Figure 2. Other areas of discomfort and/or excessive muscle tension that may be found in riding horses, depending on the stage or intensity of training and on the particular sport or discipline. Individual horses may also develop problems in other areas as a result of injury, conformational faults, or poor movement habits. (Note: While the horse may have developed poor movement habits on his own, in many cases there’s a human element such as improper shoeing, inadequate dental care, poor saddle fit or placement, and rider interference.)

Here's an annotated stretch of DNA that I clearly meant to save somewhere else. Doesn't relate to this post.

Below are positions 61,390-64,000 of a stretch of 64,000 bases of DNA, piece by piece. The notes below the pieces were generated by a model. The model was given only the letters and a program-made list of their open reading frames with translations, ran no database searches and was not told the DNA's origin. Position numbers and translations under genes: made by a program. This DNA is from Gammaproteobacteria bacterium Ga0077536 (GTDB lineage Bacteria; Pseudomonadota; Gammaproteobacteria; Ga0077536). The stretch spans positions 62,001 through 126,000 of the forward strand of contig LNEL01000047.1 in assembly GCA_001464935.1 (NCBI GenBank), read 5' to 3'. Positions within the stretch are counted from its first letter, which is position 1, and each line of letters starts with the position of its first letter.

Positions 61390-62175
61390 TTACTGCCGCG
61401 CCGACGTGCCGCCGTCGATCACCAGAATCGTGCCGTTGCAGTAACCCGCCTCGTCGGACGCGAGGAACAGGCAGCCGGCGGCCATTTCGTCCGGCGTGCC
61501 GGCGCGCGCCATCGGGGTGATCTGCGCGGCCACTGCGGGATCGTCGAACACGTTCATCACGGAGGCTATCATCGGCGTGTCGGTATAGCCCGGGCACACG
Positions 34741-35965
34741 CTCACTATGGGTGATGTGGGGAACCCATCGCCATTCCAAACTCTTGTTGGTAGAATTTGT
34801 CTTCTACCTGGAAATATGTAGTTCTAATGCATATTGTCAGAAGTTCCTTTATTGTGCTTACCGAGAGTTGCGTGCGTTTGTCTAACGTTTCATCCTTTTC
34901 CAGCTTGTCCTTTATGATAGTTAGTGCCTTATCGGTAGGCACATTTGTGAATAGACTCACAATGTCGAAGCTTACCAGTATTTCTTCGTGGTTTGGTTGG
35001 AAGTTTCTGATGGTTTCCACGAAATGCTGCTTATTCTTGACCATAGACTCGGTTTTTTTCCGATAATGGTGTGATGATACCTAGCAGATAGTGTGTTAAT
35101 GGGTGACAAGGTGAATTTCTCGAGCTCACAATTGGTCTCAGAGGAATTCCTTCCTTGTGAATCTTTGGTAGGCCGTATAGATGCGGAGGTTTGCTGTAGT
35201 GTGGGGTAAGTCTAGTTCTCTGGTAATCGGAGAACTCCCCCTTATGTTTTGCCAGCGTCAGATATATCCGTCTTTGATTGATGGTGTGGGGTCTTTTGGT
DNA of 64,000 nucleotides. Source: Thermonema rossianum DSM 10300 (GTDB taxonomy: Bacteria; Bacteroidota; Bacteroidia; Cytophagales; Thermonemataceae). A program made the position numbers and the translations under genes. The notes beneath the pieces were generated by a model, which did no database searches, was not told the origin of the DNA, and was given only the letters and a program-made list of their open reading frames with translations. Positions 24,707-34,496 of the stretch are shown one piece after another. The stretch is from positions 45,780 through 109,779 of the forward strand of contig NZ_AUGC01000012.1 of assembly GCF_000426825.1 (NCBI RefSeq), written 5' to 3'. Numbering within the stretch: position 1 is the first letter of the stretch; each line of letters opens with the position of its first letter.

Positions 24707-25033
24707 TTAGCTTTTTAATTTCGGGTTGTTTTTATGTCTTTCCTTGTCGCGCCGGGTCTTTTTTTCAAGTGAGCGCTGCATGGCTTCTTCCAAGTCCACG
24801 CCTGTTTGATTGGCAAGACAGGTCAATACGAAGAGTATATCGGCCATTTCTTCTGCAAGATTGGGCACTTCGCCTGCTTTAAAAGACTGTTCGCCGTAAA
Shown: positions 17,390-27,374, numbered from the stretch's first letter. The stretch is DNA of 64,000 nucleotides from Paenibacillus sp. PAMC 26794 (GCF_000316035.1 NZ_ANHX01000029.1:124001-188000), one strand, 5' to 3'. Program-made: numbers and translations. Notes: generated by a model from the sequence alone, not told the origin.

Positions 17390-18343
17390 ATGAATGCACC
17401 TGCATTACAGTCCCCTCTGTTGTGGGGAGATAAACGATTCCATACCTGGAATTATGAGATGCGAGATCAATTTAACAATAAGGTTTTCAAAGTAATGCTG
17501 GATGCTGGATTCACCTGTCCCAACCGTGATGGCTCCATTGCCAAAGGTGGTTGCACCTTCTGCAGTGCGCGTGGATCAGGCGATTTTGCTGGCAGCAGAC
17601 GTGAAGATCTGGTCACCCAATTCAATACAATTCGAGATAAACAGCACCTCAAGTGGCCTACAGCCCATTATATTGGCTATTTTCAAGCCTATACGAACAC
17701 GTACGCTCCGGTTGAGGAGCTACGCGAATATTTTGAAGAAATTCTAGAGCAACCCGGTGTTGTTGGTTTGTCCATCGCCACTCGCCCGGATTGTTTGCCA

If you’re not sure what normal muscle tone feels like, have your veterinarian or a trained massage therapist show you on your horse. And right now, have a feel of your forearm while your hand is relaxed. (If you’re right-handed, palpate your left forearm while your left hand is relaxed; vice versa if you’re left-handed.) Feel how pliable the muscle is, despite its bulk and resting tone. Now make a fist with that hand (the left hand if you’re palpating with your right hand) and feel that muscle again. Note how much more taut it feels. That’s an appropriate amount of muscle tension when you’re making a fist; but if your hand was relaxed, it would be an excessive amount of tension and would probably be accompanied by some degree of discomfort when you pressed on the muscle.